Rotorua is situated in a huge volcanic caldera which is the source of wide-ranging geothermal activity in and around the town. Boiling mud pits, bubbling hot sulphur pools, neon green lakes and belching geysers cover the land. A visually wonderous, though often foul-smelling region (the sulphur smells like rotten eggs). Breathe through your mouth and let your eyeballs revel in the sublime kaleidoscopic landscape.
Lake Ngakoro (left) and the edge of Champagne Pool (right)
Mount Aoraki and the surrounding region are the result of millennia-old glacial activity, which is still in motion to this day, sculpting the landscape and responsible for the recent appearance of Tasman Lake.
Nearby Lake Pukaki gets its luminous powder-blue hue from 'glacial flour,' extremely finely ground rock particles created by the colossal weight of ice scouring the landscape.
Glacial ice and icebergs, Tasman Lake
Sunset and moonrise over Mount Aoraki, the largest mountain in New Zealand
The small coastal town of Kaikoura is home to an abundance of marine life, including whales, dolphins and fur seals. Sparkling turquoise waters add to the allure and draw in even the most committed of landlubbers.
The Forgotten World Highway, aka State Highway 43, is ranked as one of the ten worst roads to drive by the local police, mainly due to the winding, slippery gravel-surfaced road at Tangarakau Gorge. The distracting, jaw-dropping scenery may also be a reason. It's definitely worth risking the drive for. Verdant green hills and dark and mysterious forest await the explorer.
State Highway 43 (aka the Forgotten World Highway) and Tahora Saddle
Along the Otago coastline, on Koekohe beach, are the mysteriously spherical Moeraki Boulders. Over fifty are scattered along the shore, with more being slowly freed by erosion from entombment in the adjoining cliffs.
Boulders range in size from 0.5 metres to 2.2 metres in diameter, with most being almost perfectly spherical. They were naturally formed as spheres, much like pearls are in oysters
The boulders are composed of mud, fine silt and clay, cemented by calcite. Stones visible today were all originally buried in the mudstone cliffs, with erosion eventully freeing them. Some boulders are still fully or partly trapped (left)
In the tiny coastal town of Te Araroa you will find an ancient, sprawling pohutukawa tree, thought to be the largest in New Zealand. Called Te Waha-o-Rerekohu, it may also be the oldest too, at around 600 years old. With an almost arcane and otherworldly feel to it, it's hard not to imagine you've time-slipped into a more primordial and aborial past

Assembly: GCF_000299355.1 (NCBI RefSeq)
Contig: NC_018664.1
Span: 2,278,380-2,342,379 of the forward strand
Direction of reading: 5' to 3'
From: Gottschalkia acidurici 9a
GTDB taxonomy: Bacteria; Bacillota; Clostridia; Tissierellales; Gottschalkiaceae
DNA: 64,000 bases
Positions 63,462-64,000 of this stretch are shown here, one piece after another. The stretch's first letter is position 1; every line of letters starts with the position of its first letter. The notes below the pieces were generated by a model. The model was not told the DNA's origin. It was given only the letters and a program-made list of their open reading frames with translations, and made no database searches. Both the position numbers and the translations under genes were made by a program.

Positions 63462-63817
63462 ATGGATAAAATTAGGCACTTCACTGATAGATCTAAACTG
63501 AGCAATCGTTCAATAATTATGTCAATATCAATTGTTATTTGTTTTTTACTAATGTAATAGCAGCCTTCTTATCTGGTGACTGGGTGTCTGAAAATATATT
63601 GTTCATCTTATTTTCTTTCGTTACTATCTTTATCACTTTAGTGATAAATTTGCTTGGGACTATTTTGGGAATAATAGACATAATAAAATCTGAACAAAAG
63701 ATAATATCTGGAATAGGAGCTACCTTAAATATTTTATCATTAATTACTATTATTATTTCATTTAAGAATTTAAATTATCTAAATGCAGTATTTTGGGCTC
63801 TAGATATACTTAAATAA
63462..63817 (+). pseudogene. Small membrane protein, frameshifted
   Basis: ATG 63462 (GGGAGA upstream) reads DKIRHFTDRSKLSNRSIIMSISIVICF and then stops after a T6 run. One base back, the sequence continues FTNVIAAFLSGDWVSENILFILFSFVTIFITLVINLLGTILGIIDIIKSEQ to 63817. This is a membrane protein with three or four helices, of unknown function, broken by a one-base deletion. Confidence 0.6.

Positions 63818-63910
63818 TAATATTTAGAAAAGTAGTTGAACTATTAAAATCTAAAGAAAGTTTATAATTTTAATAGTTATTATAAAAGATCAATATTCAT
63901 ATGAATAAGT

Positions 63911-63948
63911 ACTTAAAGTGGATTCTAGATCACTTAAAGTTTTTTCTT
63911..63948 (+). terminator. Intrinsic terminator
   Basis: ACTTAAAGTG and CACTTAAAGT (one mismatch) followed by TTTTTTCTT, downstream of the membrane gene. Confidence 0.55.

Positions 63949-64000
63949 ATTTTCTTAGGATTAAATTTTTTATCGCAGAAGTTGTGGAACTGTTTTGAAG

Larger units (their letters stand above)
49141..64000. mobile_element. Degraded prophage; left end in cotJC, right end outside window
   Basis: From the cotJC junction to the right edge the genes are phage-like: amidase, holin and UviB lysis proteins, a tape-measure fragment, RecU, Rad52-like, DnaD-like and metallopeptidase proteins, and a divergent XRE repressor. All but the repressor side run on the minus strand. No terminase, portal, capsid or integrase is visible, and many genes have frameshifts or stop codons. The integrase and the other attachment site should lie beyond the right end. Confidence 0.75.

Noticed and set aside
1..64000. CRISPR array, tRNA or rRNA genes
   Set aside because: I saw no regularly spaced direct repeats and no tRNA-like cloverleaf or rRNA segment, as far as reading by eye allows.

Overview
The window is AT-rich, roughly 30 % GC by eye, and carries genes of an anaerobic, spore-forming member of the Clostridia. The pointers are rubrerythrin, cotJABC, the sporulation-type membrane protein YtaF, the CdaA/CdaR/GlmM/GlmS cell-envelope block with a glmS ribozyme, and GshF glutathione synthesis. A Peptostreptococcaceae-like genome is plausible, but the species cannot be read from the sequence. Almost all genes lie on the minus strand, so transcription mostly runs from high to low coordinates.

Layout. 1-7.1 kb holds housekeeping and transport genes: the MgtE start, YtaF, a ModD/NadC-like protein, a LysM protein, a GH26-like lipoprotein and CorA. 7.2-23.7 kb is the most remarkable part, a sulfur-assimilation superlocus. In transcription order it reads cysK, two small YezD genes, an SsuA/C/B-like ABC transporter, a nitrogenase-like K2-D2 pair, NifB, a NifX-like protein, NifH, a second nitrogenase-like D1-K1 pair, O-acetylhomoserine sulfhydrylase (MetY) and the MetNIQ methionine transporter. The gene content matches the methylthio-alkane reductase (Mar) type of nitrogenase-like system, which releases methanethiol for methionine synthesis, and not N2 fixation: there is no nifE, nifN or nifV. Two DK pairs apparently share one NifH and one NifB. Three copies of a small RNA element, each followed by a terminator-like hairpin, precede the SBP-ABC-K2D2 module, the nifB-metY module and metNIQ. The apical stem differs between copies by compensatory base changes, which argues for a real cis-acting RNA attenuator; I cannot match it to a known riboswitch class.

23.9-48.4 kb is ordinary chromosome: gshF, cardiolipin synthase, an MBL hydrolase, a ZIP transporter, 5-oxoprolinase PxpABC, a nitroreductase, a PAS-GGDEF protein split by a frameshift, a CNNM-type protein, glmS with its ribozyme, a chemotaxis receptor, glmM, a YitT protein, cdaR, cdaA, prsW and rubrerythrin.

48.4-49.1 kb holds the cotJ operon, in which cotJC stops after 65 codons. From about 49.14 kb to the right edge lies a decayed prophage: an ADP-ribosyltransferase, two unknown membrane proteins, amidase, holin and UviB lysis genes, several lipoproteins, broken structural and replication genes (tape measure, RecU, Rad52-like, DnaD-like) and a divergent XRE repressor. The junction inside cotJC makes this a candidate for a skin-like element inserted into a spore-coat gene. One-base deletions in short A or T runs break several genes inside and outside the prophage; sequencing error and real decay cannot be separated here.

Milford Sound / Piopiotahi is part of the vast and largely unexplored Fiordland wilderness on South Island. Despite the name it's actuallly a fiord, a flooded glacial valley that runs 15km inland from the Tasman Sea. Near vertical rock faces tower overhead on all sides, with some of the highest peaks soaring to over 4900ft. Thunderous waterfalls cascade from many of these vertiginous heights, adding to the monumental aura of a place Rudyard Kipling once described as the eighth wonder of the world.
Milford Sound was 'discovered' in 1823 by Welshman John Grono who named it after his birthplace of Milford Haven. Piopiotahi is the Maori name. Piopio is an extinct bird and tahi means 'one', the overall name relating to the legend of a single piopio bird flying to the fiord after the death of Maui, a mythological figure in Maori culture
The Otago Peninsula is a jagged finger of land that juts out eastwards from the city of Dunedin (South Island). The landmass forms the southern border of Otago Harbour and is largely covered in undulating hills, coastal inlets and wind-swept beaches. Sheep and cows freely roam open pasture inland, with coastal regions home to seals and albatross.
Near the small west-coast community of Punakaiki (South Island) are the strange geological formations known as the Pancake Rocks. Situated south of the town at Dolomite Point, the finlely layered limestone stacks formed around 30 million years ago when the land was deep underwater. Seismic activity evetually raised the land above sea-level, with the elements gradually eroding the rock into the 'pancakes' we see now.
Salt-water blowholes, the often violent action of the sea and other elemental factors ensure the rocks continue to be sculpted and transformed
There is a multitude of other places throughout New Zealand that seem to defy easy description, giving weight to the oft-used adage 'a picture is worth a thousand words'.